Engagement with branded video is higher than ever. In fact, on YouTube, it increased by 99 percent in just a one-year period. So, especially if you're trying to reach Generation Z, video will be an essential part of your marketing strategy in 2019.
But you can't just release any video, regardless of quality, and expect great engagement. According to a 2018 survey from Salesforce Research, 80 percent of customers say that the experience a brand provides in terms of marketing, ecommerce, and sales interactions is just as important as its products or services. That means that a low-quality video could kill your chances for hooking new customers or making a sale.
The standards may be even higher for a great motion graphic. A motion graphic combines animation with music, short-form text, voiceover, and sound design with the goal of telling a story, explaining a concept, or showcasing a product or service. When you use stock illustrations or music in a motion graphic, it's immediately much more difficult to ensure the quality of the final product.
If you're looking to build or expand your business, you'll have to stay competitive in a world where consumers crave video content. That means you'll need to share high-quality, custom-made videos and motion graphics. Not sure how to produce a motion graphic that will engage, inspire, and drive sales? Here are five steps to producing a motion graphic that drives traffic to your site, lowers bounce rate, and boosts your conversion rate.
1. Embrace the power of animation.
Brands that don't lend themselves to great live-action video or photography -- software companies, for example -- often opt for motion graphics when seeking to describe what they do. Motion graphics are great for communicating complex or abstract concepts, as in this motion graphic that explains the deep web. Why? Because animation offers a unique set of creative freedoms.
Animation empowers you to use visual metaphors -- check out this motion graphic about spring allergies for an example. It enables you to zoom to the microscopic or macroscopic level, or bring the human element to a topic that may seem overly technical. It can also simplify images that in live action might look too complicated or cluttered, such as the Seattle skyline.
So before you get started, ask yourself why a motion graphic is the best fit for your project and your goal(s). Then determine how you can harness all that animation has to offer, instead of just treating this like another live-action video.
2. Choose a design style that meets your goals.
When starting any marketing campaign, you should have a clear goal or set of goals in mind. You should also know who your target audience is. These factors will guide you in choosing the right design style, color palette, fonts, music, and overall tone for your motion graphic.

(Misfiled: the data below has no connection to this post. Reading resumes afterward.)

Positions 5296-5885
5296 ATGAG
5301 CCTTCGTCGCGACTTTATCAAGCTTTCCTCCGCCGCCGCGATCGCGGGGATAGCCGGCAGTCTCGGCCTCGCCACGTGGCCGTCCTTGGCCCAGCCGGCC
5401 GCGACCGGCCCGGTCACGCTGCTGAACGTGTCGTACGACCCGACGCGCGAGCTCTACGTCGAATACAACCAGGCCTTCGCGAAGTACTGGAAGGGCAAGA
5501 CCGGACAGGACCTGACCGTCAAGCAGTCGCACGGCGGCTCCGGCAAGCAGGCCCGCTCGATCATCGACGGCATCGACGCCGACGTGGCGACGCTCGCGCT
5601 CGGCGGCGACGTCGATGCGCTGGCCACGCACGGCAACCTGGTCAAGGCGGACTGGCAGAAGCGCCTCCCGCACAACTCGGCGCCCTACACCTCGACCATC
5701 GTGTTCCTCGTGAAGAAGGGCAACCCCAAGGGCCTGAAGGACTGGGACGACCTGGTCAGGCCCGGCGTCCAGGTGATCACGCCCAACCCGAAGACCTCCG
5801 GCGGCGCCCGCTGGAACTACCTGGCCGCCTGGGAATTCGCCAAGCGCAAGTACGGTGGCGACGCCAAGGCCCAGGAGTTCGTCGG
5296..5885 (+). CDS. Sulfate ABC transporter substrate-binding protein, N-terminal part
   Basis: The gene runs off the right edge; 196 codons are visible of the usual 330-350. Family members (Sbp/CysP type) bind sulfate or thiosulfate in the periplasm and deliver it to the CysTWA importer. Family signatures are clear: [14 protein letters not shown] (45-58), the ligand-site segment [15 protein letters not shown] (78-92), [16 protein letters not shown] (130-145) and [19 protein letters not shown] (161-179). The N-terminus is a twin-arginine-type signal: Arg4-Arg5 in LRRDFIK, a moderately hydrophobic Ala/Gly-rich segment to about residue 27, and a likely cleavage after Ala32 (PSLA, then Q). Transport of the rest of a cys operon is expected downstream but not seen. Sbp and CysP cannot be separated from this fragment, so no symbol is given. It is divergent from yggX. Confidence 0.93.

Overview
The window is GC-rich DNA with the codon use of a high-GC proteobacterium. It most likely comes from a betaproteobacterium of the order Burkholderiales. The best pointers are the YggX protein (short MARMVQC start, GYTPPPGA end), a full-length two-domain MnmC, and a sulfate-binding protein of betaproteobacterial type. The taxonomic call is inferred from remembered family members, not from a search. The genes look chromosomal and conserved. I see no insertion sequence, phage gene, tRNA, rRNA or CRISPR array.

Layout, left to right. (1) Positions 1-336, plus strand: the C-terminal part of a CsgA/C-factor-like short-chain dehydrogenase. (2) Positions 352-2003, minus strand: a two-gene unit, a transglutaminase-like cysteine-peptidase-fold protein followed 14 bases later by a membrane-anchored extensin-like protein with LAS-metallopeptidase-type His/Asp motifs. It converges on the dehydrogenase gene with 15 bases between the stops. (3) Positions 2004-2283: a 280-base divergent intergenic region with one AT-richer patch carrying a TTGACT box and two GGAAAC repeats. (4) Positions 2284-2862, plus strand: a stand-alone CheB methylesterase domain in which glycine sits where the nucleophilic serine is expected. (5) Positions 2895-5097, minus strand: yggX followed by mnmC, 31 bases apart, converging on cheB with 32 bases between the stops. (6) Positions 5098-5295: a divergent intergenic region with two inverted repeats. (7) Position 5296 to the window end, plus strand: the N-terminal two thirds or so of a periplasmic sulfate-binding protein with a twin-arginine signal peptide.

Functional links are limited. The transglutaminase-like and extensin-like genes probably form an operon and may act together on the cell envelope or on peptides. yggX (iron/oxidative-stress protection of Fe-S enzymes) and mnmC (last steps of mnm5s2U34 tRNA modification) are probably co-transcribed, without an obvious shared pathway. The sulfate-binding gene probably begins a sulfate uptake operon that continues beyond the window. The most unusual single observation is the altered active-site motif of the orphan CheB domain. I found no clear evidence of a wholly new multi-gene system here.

For instance, if you're aiming to gain more Generation Z followers on Snapchat, you'll probably opt for a vertically oriented, short-form motion graphic with fun, upbeat music and a youthful or humorous illustration style.
3. Use on-screen text wisely -- and sparingly.
One hallmark of effective visual communication is letting the visuals do the work. The illustration and animation should be able to communicate your message effectively without your audience having to read a word.
Still, you may find that some limited on-screen text is necessary to elevate and complement your message. Such text might label a graph or highlight key points.
Depending on where your motion graphic will live, on-screen text may become more or less useful. For instance, if you're showing your motion graphic on a television screen at a trade show, a voiceover might be inaudible, so your on-screen text may have to do more of the work that a voiceover would normally do.
4. Choose the right voiceover artist.
Your voiceover artist will set the tone for your motion graphic. Male or female, conversational or authoritative, young or mature -- there's a huge range of possibilities. Which one is the best fit for your goals and audience?
Listen to audition tracks for different voiceover artists before making a decision. When you've chosen the right voice, you'll want to work with your audio engineer to get the final sound editing just right.
5. Opt for custom music and sound design.
Many marketers understand the need for custom animation, but then sell their video short by opting for stock music and sound design. Stock music not only sounds cheap to the countless viewers who may have heard that music in another video -- it also fails to echo and amplify the subtle emotional turns and crescendos in your motion graphic.
Sound design includes ambient noise and sound effects that accompany key animations. Just like music and voiceover, sound design sets the tone, and it can be hard to find stock effects that really do the job. Invest in custom sound design and music to round out a truly successful motion graphic.
These five steps will ensure that you've produced a motion graphic that you're proud of, and that others are willing to engage with and share.